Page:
Bald Eagles

It has been decades since Bald Eagles nested on the Canadian shores of Lake Ontario. In fact, by the early 1980s, mostly as a result of widespread use of the pesticide DDT, there were only four active nests in all of the Great Lakes. That equals approximately 15 surviving birds. The species was all but locally extinct.

Nowadays, with the effects of DDT behind us — it was phased out beginning in the early 1970s — and with serious conservation efforts, the Bald Eagle has made a comeback. There are now 31 active nests on the Great Lakes, and another 30 on lakes north of 49th parallel. But there has not been a single successful nest on the Canadian shores of Lake Ontario. Until now!

Bald Eagles have overwintered in Cootes Paradise at Royal Botanical Gardens for the last few years. In 2008 a pair stayed for the entire summer — which lead our conservation staff to believe that the time was right for a pair to settle in and call Cootes their own. This means building a nest, laying eggs, raising young and becoming a highly visible and inspirational symbol of why we need to think green and save the environment for generations to come.

Royal Botanical Gardens has the perfect environment to convince Bald Eagles to settle in. These large predators need at least 100 hectares of undisturbed forest to nest and roost, plus an adjacent 50 hectares of wetlands to allow them to catch fish. We have it all right here, and on March 22 and 23, 2013, the first eaglets to hatch on the Canadian shoreline of Lake Ontario in over 50 years, broke free of their eggs: a testament to the environmental restoration work that has taken place at RBG and Hamilton Harbour.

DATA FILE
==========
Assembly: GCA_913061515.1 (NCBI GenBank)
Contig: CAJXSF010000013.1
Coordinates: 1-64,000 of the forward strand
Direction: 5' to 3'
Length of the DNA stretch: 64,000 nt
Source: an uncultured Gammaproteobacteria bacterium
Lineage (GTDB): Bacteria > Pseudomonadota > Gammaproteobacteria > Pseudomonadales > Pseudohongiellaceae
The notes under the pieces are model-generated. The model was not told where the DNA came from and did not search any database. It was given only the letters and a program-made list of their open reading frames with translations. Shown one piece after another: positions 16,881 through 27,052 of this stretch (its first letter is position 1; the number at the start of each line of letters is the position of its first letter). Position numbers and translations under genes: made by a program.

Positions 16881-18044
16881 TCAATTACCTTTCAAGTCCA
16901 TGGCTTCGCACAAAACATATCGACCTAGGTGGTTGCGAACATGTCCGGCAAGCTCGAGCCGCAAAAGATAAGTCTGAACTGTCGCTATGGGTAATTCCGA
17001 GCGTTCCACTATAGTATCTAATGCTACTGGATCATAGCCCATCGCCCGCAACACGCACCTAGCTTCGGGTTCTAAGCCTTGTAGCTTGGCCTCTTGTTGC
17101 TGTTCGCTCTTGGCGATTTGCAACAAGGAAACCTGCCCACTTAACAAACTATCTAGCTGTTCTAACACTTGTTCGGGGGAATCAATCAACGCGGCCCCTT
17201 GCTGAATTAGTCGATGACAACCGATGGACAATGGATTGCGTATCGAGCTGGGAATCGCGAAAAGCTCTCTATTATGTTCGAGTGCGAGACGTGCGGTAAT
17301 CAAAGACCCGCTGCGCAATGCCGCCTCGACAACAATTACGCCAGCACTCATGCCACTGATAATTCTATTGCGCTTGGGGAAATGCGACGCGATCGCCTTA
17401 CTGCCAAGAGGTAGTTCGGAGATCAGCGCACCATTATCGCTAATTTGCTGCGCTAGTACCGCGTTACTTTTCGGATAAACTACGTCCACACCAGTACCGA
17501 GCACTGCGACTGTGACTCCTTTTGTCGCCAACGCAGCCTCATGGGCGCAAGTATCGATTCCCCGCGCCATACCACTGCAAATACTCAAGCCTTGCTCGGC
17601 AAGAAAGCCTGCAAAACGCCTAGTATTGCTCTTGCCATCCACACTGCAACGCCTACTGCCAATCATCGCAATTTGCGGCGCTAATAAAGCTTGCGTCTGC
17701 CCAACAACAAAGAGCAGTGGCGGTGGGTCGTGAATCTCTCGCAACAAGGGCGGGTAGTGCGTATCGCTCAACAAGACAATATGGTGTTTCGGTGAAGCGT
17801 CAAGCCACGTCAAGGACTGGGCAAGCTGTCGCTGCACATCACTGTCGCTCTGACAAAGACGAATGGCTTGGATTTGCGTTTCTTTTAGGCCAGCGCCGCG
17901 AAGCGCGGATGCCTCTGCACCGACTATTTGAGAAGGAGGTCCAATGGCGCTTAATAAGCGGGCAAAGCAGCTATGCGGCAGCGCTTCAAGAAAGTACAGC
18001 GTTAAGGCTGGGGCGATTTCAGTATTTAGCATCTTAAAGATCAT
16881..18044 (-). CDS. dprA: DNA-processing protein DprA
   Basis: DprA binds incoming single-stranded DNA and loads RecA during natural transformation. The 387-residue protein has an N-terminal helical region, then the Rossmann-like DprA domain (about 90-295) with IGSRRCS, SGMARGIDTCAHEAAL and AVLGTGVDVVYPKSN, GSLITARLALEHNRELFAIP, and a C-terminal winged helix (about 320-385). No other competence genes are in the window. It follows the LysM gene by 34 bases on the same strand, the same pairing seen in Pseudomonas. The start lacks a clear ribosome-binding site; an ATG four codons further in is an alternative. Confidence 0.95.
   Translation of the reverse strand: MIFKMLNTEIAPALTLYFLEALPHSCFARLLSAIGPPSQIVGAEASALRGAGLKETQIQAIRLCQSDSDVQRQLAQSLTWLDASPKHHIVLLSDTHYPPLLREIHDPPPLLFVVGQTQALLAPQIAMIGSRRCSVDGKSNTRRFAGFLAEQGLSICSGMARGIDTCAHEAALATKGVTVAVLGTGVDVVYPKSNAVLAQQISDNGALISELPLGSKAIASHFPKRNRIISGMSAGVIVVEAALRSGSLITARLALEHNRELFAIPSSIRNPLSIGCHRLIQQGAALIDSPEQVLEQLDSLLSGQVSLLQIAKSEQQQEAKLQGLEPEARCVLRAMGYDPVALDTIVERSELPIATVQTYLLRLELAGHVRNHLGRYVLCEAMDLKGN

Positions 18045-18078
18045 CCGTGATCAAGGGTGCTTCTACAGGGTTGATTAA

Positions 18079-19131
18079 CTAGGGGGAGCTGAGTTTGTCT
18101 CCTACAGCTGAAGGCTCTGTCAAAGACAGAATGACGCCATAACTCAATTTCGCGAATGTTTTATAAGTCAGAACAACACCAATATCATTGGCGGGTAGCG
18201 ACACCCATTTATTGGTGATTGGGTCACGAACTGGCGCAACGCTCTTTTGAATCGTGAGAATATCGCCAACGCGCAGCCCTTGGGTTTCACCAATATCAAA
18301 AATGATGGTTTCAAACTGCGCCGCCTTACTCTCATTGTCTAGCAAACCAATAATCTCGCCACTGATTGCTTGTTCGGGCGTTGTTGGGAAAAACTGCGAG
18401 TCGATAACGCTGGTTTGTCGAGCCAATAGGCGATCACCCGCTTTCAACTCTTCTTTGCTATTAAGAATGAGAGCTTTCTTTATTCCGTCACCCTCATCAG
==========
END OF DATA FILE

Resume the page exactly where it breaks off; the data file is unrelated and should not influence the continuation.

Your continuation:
In 2016, the Bald Eagles continue to use the third nest site and are incubating eggs nearly out of view – a long sight line of the nest is available looking north from Chegwin Boardwalk (on Cootes Paradise south shore behind McMaster University, via Ravine Road and Mac Landing Trails), with the nest located atop a tall pine tree in the Hopkin’s Woods Special Protection Area along Spencer Creek. This 75-hectare zone surrounds the nest site which is protected by Ontario’s Endangered Species Act.

What do Bald Eagles need?

  • A large body of water, usually a marsh larger than 30 hectares, to supply them with fish, birds and other small mammals to eat.
  • A relatively large patch of undisturbed mature forest (large trees) in which to nest within 0.5 km of the hunting area and at least 0.5 km from people.
  • A large patch of woodland in which to rest and shelter during the non-nesting season; experts suggest a minimum of 260 hectares of woodland.

What is RBG doing?

  • Continuing with our wetland restoration program, Project Paradise, to ensure suitable hunting grounds exist in this 250-hectare marsh.
  • Striking a better balance between visitor access and wild spaces. This means modifying our trail network (Hopkins Loop and Grey Doe Trails) to ensure that adequate undisturbed forest exists while ensuring visitors the opportunity to experience wildlife in adjacent areas. We have also clearly posted a 15-hectare Special Protection Area around the nest site.
  • Erected the beginnings of a Bald Eagle nest in very large White Pine tree in an isolated area on the north shore of Cootes Paradise. Though the eagles investigated other potential nest trees, in the end they have settled on this White Pine.

Learn More

To learn more, download leaflets on Eagle Photography, and the History of Bald Eagles at RBG.